Hunting dogs in cold climates need hyperactive metabolisms to stay warm while they work. A thick coat would work out fine, like the one a Newfoundland dog has. However, labs were bred to be in and out of the water constantly when the temperature is below freezing. A thick coat couldn’t breathe well enough to prevent icing and therefore hypothermia. So labs were bred selectively to produce high metabolisms, short coats and a huge amount of energy. They are extremely hardy and can hunt and retrieve birds for hours at a time without adverse health effects. In fact, they love it!
So, if you take an animal with that programming and put him alone in a house for several hours, he will get bored and restless. He will want to run and jump and use his mouth. The younger he is, the more likely he is to start in on your hand-tooled leather couch, even if he has chew toys he’s allowed to destroy. When you come home he may even proudly “retrieve” a piece of the couch and present it to you. All too often people interpret this as “he’s being spiteful because we left him alone.” Or “he was just being a brat… some nerve bringing me a piece of my expensive couch!”
None of that is true! Dogs aren’t that complicated, especially labs. He was feeling an excess of energy and wanting to do his job, which is to find, flush, retrieve and present things. Since the couch pieces wouldn’t let go of each other, he had to pull them apart in order to get individual trophies to bring you. When he slinks away he’ s not reacting in guilt, as people assume. He’s seen your body language (maybe heard your screams) and he wants to get out of town! If he could talk he’d say, “I dunno what they’re mad about, but I know I’m in trouble.”
So what does our lab guy think if you smack him upside the head and/or yell at him? He’s going to be very scared and conclude that he has a great time when you’re away, but it sure goes downhill when you get home. What to do? Well, to begin with, it’s extremely important to research a breed before you get a dog. Once you know you’re going to have a high energy hunting animal in your house, you can plan accordingly.
For example, a lab needs strenuous exercise before you leave him alone. Like fetching a ball or frizbee outside about a million times. Buy one of those gadgets that has a cup on the end of a stick so you can throw a tennis ball far away. The more he runs, the better chance your leather couch has of surviving. Also, while a lab is young, you should crate train him – put him in a crate that’s large enough for him to stand up and turn around and leave him there for progressively longer periods of time. Start with 5 minutes and don’t let him out no matter how much he cries. Go on to 10 minutes, half an hour, etc. Always put healthy chewies in the crate with him. Greenies are good; also dentabones, nylabones and other tough materials. Also make sure the crate is comfy – an old quilt or thick blanket for him to lie on.
In addition, you’re going to need to train your lab. It’s work. It’s a commitment. It has to be consistent for the whole family. Cute tricks are a whole lot less important than your being able to get and hold his attention when there are distractions. Make him sit and stay while you bounce a ball, then as a reward tell him to fetch. It takes endless repetition, but in time he will start to focus on you when your voice sounds like a command. If you don’t train your lab, he’s going to run around and jump on people, maybe injure a child or an elderly person, or cause a rotary cuff injury to someone trying to walk him.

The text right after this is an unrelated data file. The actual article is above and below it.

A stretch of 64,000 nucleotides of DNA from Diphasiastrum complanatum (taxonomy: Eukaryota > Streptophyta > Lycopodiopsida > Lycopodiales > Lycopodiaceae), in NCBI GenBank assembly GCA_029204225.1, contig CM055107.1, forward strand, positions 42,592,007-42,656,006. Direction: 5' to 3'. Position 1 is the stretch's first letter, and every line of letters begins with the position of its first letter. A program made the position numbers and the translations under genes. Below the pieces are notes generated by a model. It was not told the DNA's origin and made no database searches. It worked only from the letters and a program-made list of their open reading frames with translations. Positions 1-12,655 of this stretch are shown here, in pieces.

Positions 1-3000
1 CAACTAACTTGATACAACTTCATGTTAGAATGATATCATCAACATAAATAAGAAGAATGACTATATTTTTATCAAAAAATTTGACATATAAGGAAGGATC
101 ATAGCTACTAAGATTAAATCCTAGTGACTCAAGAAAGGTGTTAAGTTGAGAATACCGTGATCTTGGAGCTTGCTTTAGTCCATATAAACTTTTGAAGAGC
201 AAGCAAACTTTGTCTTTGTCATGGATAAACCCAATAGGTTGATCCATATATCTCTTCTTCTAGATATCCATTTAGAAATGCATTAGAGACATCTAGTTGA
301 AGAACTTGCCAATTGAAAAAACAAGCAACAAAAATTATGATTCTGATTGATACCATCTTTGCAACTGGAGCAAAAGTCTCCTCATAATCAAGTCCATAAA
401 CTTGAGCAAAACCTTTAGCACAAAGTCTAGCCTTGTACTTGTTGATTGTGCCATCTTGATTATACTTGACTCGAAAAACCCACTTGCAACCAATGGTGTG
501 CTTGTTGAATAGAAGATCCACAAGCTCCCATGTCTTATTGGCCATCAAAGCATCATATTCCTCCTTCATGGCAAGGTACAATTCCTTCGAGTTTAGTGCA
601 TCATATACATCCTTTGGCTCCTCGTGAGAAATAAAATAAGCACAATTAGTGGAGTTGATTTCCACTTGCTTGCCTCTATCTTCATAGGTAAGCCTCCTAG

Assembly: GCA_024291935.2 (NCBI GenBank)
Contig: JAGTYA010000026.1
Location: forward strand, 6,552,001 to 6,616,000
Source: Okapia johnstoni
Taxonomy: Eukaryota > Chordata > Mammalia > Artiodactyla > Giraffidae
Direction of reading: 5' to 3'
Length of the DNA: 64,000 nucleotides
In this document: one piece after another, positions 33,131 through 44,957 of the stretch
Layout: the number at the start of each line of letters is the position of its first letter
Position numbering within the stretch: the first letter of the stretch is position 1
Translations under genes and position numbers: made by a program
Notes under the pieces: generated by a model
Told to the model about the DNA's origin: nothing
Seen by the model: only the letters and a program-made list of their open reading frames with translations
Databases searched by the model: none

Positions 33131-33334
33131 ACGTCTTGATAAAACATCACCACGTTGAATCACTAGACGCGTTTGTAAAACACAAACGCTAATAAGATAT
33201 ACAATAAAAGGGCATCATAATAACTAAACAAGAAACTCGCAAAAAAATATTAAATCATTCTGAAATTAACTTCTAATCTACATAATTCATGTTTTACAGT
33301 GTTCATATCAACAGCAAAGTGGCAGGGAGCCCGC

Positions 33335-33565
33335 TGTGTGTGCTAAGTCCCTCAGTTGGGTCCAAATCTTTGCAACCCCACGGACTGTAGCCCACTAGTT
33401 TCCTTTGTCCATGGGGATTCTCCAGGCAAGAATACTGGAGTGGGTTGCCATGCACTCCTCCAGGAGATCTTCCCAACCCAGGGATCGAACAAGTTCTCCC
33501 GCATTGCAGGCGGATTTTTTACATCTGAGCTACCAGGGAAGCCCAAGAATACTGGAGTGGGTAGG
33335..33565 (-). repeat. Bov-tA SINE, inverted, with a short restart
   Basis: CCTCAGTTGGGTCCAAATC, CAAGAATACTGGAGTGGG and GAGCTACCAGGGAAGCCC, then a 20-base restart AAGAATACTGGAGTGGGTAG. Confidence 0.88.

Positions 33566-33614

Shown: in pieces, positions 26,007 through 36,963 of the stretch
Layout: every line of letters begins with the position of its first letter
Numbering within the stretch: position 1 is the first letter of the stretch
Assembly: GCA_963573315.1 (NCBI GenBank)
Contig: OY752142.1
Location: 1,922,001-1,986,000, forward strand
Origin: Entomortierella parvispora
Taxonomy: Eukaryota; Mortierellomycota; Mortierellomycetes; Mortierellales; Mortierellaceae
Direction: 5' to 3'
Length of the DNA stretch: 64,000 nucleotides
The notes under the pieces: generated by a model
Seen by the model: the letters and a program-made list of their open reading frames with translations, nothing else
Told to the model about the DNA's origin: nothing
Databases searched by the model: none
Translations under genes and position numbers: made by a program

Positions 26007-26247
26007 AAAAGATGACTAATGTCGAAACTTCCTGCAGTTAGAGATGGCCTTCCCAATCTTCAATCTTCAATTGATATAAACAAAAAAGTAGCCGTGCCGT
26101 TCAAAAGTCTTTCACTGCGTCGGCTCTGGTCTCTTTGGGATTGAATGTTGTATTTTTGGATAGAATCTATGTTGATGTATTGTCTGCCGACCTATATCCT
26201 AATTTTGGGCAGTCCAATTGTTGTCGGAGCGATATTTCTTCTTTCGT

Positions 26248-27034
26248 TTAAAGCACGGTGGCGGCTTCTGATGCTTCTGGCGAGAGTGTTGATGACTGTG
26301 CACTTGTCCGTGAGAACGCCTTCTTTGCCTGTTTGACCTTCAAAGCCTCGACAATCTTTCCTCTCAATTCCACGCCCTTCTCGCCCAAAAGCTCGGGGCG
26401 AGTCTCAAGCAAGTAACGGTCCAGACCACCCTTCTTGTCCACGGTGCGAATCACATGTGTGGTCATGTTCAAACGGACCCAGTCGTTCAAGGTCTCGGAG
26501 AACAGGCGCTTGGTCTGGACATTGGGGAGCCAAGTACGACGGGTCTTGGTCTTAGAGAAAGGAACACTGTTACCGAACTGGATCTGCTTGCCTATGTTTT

Remember: genetically a lab has an overabundance of energy. Only with training and consistent, desirable rewards can he learn to walk next to you nicely. If everyone in the house is out during most of the day, send him to a dog playgroup or a dog day care center at least twice a week. The most common thing we hear from our customers is “It’s so wonderful that she’s exhausted when we get her home at night!”
Other breeds? Well, if you want calm and cuddly, think about a dog that’s bred to be a decoration, like a Lhasa Apso. If you live in a cold climate and want calm and cuddly, think about a large working dog like a Saint Bernard, or Bernese Mountain Dog, or a Newfoundland. These dogs have a slow metabolism and are kept warm chiefly by their coats. However, be aware that, generally speaking, large dogs live shorter lives than small dogs.
If you buy a Bichon because they’re so darn cute, be prepared to have her professionally groomed at least every six weeks, and budget for that. If you don’t, her coat will matt and she’ll have to be shaved periodically, which in either extreme heat or cold endangers her health. If you crave a Cocker Spaniel for your kids, be aware that they have been overbred in the United States, and have persistent health and temperment problems. I own and love a Cocker named Benny, but I know he’s going to cost me time and money, because I got him from Save A Dog – a wonderful volunteer dog rescue organization in Sudbury, MA. I can be pretty sure he’s not well bred and will have ear infections, skin rashes, and eye problems most of his life. You can get around that by going to a high quality professional breeder and paying a lot of money. In any case, it’s “pay now, pay later”. Benny has a nasty habit of attacking any small cute, dog that I pay attention to. Since I own a dog services business, that’s a problem because my job is to cuddle the four legged customers. So I have to crate him as soon as he looks cross-eyed at another dog.
If you’re thinking about getting a dog, go to the American Kennel Club website and research your preferred breed. If you’re getting a mixed breed, find out as much as you can about his ancestry, so you know what to expect. If you already have a dog, research him or her and ask a professional trainer how to compensate for the breed’s tendencies.